Wednesday, January 28, 2009

Avoid BPA

BPA: 5 Tips to Avoid the Dangers in Plastics
Your plastic water bottle may not be safe
By Susan Seliger
You’ve probably seen the news reports about the dangers of chemicals such as BPA (bisphenol-A, an endocrine-disrupting chemical) and others in plastic. Now it’s time for you to do something about it.
I know you’re trying to do the green thing by re-using your plastic water and juice bottles instead of being like 80% of the rest of the world who toss them in the garbage and don’t even recycle.
But cut it out. BPA has been linked to various cancers (breast and prostate cancer), early onset puberty, Type II diabetes and neurobehavioral changes in offspring exposed in the womb. And BPA is not the only danger lurking in your plastic containers.
Here are some simple steps you can take to stay healthy and safe. These tips are advisable for everybody – but especially for those most vulnerable to the effects of these chemicals -- infants and young children, as well as pregnant women or anyone even thinking about getting pregnant.

1. Do not re-use plastic water – or soda or juice -- bottles.
The danger here is not BPA -- these containers do not contain BPA as they are made from PET (polyethylene terephthalate), a petroleum-based material. (Turn them upside-down and look for the number #1 inside the tiny triangle.)
The primary danger is bacteria. With those small mouths, they are almost impossible to wash properly.
Danger Number 2: Once you’ve put those bottles in the dishwasher and they’ve gotten scratched and dented, this degraded bottle allows a trace metal, antimony, to leach into whatever you are drinking, according to one of the leading researchers on plastics, University of Missouri’s Frederick S. vom Saal, in a recent New York Times article.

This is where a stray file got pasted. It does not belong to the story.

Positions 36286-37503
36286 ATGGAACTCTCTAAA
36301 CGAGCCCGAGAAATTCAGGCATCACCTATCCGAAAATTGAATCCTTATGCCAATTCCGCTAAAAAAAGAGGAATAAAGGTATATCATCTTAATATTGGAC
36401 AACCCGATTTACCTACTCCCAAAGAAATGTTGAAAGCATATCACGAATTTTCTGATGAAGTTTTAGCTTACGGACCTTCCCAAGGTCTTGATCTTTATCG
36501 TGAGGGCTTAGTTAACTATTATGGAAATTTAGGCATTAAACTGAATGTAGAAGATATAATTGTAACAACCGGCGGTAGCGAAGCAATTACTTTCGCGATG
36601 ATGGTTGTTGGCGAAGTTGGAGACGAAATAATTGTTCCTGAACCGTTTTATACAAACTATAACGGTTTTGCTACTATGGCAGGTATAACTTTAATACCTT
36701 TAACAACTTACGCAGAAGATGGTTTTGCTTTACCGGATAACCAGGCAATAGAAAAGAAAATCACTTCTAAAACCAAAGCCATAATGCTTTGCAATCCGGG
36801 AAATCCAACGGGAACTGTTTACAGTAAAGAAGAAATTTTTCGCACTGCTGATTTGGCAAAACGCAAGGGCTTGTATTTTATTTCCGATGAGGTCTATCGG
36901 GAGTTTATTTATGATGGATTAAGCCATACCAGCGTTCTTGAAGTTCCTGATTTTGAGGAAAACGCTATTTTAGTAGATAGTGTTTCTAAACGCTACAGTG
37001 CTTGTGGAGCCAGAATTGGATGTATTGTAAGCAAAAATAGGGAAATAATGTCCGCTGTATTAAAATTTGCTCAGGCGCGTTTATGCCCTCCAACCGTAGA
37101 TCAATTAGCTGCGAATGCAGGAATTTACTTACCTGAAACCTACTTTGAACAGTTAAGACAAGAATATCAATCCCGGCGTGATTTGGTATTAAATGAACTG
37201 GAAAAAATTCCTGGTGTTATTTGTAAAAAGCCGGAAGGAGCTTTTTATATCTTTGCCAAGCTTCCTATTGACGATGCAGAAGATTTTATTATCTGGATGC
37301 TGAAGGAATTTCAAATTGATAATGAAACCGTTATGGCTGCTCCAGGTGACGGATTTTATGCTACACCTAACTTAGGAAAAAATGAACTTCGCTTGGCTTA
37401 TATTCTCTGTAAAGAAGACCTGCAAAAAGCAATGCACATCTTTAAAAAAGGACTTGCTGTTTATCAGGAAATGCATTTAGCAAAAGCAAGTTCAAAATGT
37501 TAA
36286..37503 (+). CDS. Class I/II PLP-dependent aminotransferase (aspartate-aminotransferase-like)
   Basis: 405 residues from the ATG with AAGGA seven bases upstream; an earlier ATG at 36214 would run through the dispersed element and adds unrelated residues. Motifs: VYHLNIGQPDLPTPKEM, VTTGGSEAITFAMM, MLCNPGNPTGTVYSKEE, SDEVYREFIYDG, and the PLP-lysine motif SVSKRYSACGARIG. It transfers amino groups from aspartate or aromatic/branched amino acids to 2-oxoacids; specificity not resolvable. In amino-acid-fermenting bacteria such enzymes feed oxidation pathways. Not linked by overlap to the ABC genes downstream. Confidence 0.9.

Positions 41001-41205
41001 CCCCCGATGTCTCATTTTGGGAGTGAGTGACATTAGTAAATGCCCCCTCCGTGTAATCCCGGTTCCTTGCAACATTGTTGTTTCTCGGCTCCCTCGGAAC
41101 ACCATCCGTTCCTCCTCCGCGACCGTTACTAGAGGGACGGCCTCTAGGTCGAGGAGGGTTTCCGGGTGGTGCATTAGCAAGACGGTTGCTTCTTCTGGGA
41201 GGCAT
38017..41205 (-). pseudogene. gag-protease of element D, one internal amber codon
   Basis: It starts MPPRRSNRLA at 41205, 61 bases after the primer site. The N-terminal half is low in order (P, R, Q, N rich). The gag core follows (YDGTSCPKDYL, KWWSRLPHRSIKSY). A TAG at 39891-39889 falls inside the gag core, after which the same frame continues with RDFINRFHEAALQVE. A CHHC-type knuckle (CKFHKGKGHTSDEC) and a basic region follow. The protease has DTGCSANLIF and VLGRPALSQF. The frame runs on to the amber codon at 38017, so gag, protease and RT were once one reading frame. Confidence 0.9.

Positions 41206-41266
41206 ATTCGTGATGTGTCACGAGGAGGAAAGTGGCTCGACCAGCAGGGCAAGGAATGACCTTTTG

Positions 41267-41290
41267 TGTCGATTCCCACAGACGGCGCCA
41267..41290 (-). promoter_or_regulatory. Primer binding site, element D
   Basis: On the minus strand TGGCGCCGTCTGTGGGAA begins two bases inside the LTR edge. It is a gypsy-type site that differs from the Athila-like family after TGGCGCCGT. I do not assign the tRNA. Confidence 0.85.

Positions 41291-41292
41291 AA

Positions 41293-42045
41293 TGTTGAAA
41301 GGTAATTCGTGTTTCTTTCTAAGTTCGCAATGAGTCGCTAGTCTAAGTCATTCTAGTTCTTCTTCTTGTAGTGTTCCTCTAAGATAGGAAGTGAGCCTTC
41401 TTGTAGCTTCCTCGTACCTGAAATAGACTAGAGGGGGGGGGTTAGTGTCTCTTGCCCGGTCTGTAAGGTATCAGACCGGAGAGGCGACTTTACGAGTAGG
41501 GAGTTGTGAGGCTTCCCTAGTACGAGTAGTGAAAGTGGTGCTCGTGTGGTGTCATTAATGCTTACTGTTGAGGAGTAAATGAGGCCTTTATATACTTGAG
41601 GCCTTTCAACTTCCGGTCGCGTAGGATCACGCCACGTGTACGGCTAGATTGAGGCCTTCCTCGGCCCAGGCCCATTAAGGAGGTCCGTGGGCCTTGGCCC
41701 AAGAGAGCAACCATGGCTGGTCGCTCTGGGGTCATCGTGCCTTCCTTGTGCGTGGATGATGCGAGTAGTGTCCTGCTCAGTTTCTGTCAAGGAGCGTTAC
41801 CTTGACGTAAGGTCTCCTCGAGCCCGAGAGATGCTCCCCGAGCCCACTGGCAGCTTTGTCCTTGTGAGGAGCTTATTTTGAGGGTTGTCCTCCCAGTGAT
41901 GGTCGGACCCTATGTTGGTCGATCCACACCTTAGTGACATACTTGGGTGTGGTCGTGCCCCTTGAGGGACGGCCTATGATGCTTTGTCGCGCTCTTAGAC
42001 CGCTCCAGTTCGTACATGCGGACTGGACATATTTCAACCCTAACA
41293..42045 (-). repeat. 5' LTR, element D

2. Avoid hard plastic Nalgene containers, made from polycarbonates -- #7 on the bottom.
Yes, those cool, colorful, rigid transparent plastic bottles that are labeled Number 7 – or PC on the bottom -- contain BPA. This plastic is also used for hard plastic baby bottles, toddlers’ sippy cups, 5 gallon water cooler bottles, plastic silverware, and Lexan products, according to a report by The Environmental Working Group.
“Some polycarbonate water bottles are marketed as 'non-leaching' for minimizing plastic taste or odor, however there is still a possibility that trace amounts of BPA will migrate from these containers, particularly if used to heat liquids,” according to the EWG.
When possible it is best to avoid #7 plastics, especially for children's food. Plastics with the recycling labels #1, #2 , #4 and #5 on the bottom are safer choices and do not contain BPA.
(NOTE FROM LILLIAN: I just went to Sports Authority and I found that Nalgene is now making water bottles that are BPA free. Just look for the big "BPA free" sticker on it. Get them for your kids lunch boxes!!!!!)

3. Use stainless steel containers – there’s a sippy cup adapter for toddlers.
And make sure you pick ones that do not have a plastic liner. That plastic liner can contain – you guessed it – BPA.
Here’s a web site – KleanKanteen -- with a selection of stainless steel bottles —one even has a sippy adapter for kids – instead of those plastic sippy cups.
(NOTE FROM LILLIAN: I've checked out that brand. They do have great little sippy cups. They are exensive though. I found BPA free bottles and nipples at my local Natural Grocery store. So I know they could be easily found online too. I didn't see BPA free pacifiers but I'll bet they can be found online.)

4. Do not microwave or heat foods in plastic containers.
That means any plastic – even if it is a safer variety. When you heat liquids or foods in a plastic container, it causes even more BPA (and possibly other chemicals) to leach out.
Don’t use plastic wrap in the microwave either. Though the American Chemistry Council reports that phthalates stopped being used in any US plastic wraps in 2006, companies aren't required to list what's in their plastic wrap. So why take chances?
Use glass containers in the microwave. And cover with a paper towel or a glass cover.

5. If you must use plastic containers, hand wash them.
For times when you can’t use glass – like when you’re out running or biking – and you must use plastic, at least make sure to wash your bottle by hand. Use a mild dishwashing soap – and do not put it in the dishwasher as this will degrade the plastic and allow more BPA (or trace metals iin the case of single-use plastic water bottles) to leach out.